"At present I see no reason to beleive that Carotta has anything more than a few minor coincidences."
Well, have you looked at what is on his website? There is a lot mentioned there. Still more points of coincidence are of course described in the book. Just a couple of the coincidences that I was struck by:
1) One of the great issues in the lead-up to the civil war between Caesar and Pompey was the moblization of troops by Pompey which was seen as a preparation for war by Caesar. According to Carotta, Pompey corresponds to John the Baptist. (John the Baptist is reproached for baptizing 'And they asked him, and said unto him, Why baptizest thou then, if thou be not that Christ')
From the point of view of the Roman soldiers, their experience of such arming of troops and mobilization was dominated by inspection which included ritual cleansings and sacrifices. A cleansing of the soldiers themselves and also of their weapons, as a religious ceremony.
The Latin description of this, lustratio, was understood by the translators as washing and cleansing, So the whole concept was reinterpreted as a concept more familiar to a story set in Judaea: the ritual cleansing of baptism...
2) Jesus is known for his healing of the lame and the blind. Carotta feels that these have their source in a consistent misunderstanding of Roman names by their literal translations: Caecilii (blind) Claudii (lame) Metellus (mutilus, mutilated).
This message has been edited by Aquitaine, May-05-2005 03:50 AM
This sounds even worse. In an account supposedly starting with the civil wars between Caesar and Pompey, Pompey is seen as a simple predecessor to Caeasar ? And why would Pompey be seen as the originator of baptism anyway ?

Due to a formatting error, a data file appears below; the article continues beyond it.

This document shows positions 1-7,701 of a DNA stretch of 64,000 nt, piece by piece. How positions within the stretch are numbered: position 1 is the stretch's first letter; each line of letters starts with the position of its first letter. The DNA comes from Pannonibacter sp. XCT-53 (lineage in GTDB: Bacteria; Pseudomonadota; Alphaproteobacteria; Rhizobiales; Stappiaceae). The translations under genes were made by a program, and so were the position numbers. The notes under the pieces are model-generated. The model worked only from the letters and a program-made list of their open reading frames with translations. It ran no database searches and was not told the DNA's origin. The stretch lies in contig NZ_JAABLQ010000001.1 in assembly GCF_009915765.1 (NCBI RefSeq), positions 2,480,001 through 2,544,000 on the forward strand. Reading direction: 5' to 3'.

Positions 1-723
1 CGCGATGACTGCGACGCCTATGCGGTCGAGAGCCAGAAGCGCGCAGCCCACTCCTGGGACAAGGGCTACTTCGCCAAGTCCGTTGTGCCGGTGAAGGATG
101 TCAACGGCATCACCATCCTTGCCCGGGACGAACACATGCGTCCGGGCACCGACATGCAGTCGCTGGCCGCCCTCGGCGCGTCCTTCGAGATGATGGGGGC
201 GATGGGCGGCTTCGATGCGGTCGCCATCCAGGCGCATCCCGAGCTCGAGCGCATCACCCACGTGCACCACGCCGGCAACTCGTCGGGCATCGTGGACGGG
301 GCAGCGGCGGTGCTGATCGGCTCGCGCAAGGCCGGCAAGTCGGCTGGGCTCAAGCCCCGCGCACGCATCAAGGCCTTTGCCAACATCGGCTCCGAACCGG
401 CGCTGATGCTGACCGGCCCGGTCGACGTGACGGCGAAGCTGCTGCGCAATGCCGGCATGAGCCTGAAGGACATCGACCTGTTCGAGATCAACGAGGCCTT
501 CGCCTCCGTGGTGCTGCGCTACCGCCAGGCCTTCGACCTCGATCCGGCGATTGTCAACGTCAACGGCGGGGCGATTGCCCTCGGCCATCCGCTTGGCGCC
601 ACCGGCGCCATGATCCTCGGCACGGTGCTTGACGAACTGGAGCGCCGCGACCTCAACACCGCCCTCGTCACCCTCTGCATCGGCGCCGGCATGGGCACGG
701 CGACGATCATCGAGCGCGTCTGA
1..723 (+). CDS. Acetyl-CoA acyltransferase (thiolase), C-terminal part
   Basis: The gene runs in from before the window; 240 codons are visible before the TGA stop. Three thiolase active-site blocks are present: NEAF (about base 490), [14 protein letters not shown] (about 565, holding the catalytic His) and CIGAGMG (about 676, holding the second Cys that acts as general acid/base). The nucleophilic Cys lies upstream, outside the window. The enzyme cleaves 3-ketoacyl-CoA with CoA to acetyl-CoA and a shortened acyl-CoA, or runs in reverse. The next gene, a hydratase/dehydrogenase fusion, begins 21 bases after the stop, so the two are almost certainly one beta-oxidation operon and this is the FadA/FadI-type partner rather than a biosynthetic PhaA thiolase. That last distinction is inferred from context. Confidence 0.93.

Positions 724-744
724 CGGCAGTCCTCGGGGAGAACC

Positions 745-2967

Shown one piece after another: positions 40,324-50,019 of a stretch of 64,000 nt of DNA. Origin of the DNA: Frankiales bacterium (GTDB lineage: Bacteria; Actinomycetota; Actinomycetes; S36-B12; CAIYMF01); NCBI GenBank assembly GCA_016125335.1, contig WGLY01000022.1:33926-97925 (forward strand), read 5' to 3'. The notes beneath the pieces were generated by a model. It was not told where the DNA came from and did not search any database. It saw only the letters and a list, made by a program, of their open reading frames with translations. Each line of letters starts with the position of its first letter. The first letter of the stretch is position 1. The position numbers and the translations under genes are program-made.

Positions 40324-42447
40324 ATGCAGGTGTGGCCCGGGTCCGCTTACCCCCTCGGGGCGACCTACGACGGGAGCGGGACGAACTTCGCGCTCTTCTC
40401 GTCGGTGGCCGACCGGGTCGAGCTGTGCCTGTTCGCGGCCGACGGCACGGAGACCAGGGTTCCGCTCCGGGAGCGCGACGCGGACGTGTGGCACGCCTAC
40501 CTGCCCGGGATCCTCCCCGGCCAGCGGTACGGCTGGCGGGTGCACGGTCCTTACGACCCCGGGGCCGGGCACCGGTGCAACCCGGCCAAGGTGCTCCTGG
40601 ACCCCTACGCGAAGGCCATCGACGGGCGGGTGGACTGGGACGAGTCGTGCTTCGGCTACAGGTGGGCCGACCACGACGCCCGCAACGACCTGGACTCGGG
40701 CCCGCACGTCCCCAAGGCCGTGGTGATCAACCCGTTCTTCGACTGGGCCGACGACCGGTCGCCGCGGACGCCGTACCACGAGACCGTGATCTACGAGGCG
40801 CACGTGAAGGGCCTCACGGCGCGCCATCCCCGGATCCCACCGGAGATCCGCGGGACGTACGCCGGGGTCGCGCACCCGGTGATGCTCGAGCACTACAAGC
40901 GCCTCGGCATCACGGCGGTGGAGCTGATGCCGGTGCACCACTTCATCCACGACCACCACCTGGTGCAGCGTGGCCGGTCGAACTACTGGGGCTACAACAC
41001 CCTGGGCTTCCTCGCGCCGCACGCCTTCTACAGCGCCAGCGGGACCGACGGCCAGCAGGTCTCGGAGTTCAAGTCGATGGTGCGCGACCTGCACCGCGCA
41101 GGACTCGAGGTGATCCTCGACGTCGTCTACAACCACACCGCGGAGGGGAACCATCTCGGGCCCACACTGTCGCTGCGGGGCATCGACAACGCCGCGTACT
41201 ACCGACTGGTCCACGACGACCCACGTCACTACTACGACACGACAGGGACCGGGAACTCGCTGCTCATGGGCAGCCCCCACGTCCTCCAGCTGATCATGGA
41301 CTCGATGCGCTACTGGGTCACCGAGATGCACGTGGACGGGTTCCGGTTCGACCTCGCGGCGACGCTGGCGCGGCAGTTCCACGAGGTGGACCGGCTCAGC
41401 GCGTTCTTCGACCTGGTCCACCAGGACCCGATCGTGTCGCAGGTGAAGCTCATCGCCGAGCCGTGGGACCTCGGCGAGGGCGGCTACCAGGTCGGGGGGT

No, this makes even less sense.
The names look like another coincidence, and I have to question whether all the translations are correct. Why would Metellus refer to mutilus and not the perfectly good Latin word metellus ?
It helps if you try to follow the argument first, and then criticise it later.
quote: In an account supposedly starting with the civil wars between Caesar and Pompey, Pompey is seen as a simple predecessor to Caeasar ? And why would Pompey be seen as the originator of baptism anyway ?
Pompey was specifically the Golden Child of roman senatorial politics for several decades in his youth, achieved ranks he should have been too young to be eligible for, and had a very impressive career as a general. In many ways, yes, he laid the foundations for the one-man rule the Caesar actually implemented (... by accident, as some would say), and so again, it is not prima facie ridiculous to see in him an analogy to John.
And the lustration perfoemd by soldiers probably goes back to the very early republic as a ritual of entry into the military. Nothing in the above seems to suggest the claim is that Pompey invented the lustration, but rather, again, that the event of Pompey's raising legions and inducting troops, is beeing echoed in covert terms in the christian doctrine.